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Posts Tagged ‘Winslow’


The idea for this trip came thirteen years ago when I bought the book entitled The Blues Highway: A Travel and Music Book by Richard Knight.

But then, as we were on the point of booking the trip, Hurricane Katrina battered New Orleans, the planned starting point for the trip. We resolved then that we would wait to do it when life in the city had returned to some semblance of normality.

In 2012, we did finally embark on a road trip, but in a very different part of the country – the National Parks of the South West, covering the states of Utah, Colorado, Arizona and New Mexico.

Setting off from Las Vegas, our expedition took in Zion National Park, Bryce Canyon, Lake Powell, Monument Valley, Arches National Park and the Grand Canyon, followed by a sizeable detour through New Mexico, visiting Santa Fe, Albuquerque and iconic locations on Route 66 such as Winslow, Arizona (“Standin’ on a Corner”) and Gallup, New Mexico before returning to Vegas.

Numerous trips to San Francisco, Tahoe, Vegas as well as the North East (of the U.S, not England!) followed, as the Southern states, other than Florida, failed to seduce us sufficiently into venturing in their direction. Maybe their racist past (and present), Christian fundamentalism and gun culture all have had something to do with it. Moreover, the scene from Easy Rider where the main protagonists get short shrift in a southern diner still haunts me, and the song by Folkestone band, the Transients, entitled They Don’t Like Hippies in Baton Rouge, only serves to exacerbate the anxiety.

But now, with mid-term elections looming and the divisions in America widening, we have chosen this moment to plunge ourselves into the belly of Trumpsylvania, though a Californian friend’s recent assertion that we were essentially visiting “blue cities in red states” is a comforting and far from innacurate one.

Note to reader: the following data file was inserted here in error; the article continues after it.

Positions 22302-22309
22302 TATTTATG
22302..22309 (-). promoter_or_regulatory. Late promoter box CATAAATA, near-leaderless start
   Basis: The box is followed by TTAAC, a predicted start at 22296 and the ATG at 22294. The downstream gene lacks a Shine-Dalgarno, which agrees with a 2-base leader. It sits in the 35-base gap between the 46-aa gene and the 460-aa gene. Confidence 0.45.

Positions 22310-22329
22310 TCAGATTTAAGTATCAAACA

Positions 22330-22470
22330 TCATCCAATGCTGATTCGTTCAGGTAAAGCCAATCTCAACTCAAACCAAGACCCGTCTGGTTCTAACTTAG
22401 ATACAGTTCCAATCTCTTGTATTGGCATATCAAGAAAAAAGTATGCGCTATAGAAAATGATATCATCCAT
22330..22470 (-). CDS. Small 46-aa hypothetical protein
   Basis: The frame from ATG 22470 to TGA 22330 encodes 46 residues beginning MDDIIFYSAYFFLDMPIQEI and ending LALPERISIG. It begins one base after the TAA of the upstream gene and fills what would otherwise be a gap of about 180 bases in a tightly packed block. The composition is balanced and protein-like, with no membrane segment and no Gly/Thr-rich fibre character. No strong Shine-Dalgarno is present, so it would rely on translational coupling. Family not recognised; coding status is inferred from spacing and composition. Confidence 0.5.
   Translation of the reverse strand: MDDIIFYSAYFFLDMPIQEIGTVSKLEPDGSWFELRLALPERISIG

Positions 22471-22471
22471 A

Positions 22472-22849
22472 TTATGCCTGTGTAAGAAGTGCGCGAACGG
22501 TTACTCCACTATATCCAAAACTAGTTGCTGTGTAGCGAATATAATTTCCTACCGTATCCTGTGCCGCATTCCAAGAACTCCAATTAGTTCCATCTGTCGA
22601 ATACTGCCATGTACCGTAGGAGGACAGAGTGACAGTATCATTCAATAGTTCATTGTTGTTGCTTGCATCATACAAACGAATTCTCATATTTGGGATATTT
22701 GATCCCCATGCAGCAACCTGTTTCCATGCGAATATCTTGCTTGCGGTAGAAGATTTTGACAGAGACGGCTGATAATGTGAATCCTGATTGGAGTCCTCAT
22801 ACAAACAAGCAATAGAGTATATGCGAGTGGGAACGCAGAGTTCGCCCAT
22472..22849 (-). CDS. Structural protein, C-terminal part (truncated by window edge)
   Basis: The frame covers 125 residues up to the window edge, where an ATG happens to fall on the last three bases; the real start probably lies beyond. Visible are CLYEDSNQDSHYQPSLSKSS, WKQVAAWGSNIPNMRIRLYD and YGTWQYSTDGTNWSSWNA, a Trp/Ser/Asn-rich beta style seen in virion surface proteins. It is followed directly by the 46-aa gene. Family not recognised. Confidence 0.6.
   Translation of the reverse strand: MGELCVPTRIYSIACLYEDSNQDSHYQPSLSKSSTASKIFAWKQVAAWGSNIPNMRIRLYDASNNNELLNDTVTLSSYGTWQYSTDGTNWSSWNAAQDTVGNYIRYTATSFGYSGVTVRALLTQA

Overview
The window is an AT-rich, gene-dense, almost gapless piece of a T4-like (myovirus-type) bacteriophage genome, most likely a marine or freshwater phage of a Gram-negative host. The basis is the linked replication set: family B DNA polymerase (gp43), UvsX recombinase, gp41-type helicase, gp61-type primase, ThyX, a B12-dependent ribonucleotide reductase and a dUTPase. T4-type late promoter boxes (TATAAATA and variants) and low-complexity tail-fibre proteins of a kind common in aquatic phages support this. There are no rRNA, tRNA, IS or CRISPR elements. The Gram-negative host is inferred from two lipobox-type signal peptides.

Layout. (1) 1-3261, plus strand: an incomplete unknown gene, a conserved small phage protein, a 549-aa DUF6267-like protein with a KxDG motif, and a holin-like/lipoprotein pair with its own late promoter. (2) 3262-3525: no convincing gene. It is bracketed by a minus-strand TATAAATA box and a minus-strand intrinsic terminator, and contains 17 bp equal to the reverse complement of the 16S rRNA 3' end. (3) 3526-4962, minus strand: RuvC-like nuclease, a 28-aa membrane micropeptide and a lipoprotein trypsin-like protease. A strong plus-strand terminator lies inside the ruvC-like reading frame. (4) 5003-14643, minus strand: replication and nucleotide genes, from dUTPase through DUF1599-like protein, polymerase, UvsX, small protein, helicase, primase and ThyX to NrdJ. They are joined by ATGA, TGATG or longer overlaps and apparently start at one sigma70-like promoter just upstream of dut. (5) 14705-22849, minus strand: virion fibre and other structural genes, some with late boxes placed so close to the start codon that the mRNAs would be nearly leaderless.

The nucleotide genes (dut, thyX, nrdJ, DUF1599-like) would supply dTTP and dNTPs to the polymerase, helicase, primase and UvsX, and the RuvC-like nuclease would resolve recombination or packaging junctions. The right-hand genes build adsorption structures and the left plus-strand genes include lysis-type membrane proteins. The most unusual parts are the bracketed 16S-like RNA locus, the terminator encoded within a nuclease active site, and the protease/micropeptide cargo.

So what is the attraction of this particular itinerary that has stubbornly refused to disappear from our vacation radar?

The Blues Highway, essentially Highway 61, runs, for the most part alongside the mighty Mississippi, from New Orleans  to Chicago and traces the migration of many African Americans from the Deep South to the Northern cities following the Civil War and Reconstruction.

Equally, it charts (sic) the development of the major music genres for which we are so much indebted to the United States for, principally the blues and gospel (Mississippi delta, Memphis, St Louis and Chicago), but also jazz (New Orleans), cajun and zydeco (Lafayette), country (Nashville) and soul (Memphis again, and not forgetting Elvis!).

After an initial overnight stay in Newark, New Jersey (flights from the UK being so much cheaper), we fly to the “Big Easy” for four nights before hitting the road with single overnight stays in Lafayette, Vicksburg and Clarksdale. A three night residence in Memphis follows before we head east to Nashville for four nights, arriving on the eve of my birthday.

From “Music City” we cross country back to the main road for three nights in St Louis, followed by a night in Peoria before arriving in the “Windy City” for another four nights, when we are hoping to be joined for a couple of nights by friends from San Francisco. Two nights in New York City conclude the trip before we catch our return flight from Newark.

The trip has the added bonus of introducing us to seven new states – Louisiana, Mississippi, Tennessee, Missouri and Illinois with brief detours through Kentucky and Arkansas. The prospect of experiencing new cultures, historic tours and spectacular scenery is, of course, exciting, but it is the music that is the driving force of the trip. Clubs, bars, museums and street musicians will, therefore, be the major focus of the next three weeks.

And we must not forget the other star of the show – the road itself.

Little thrills the blood more than the thought of exploring this amazing country by car with the radio blaring out the music style that reflects the landscape you are travelling through at the time. I am sure it will reveal some entertaining adventures as this blog grows over the coming weeks.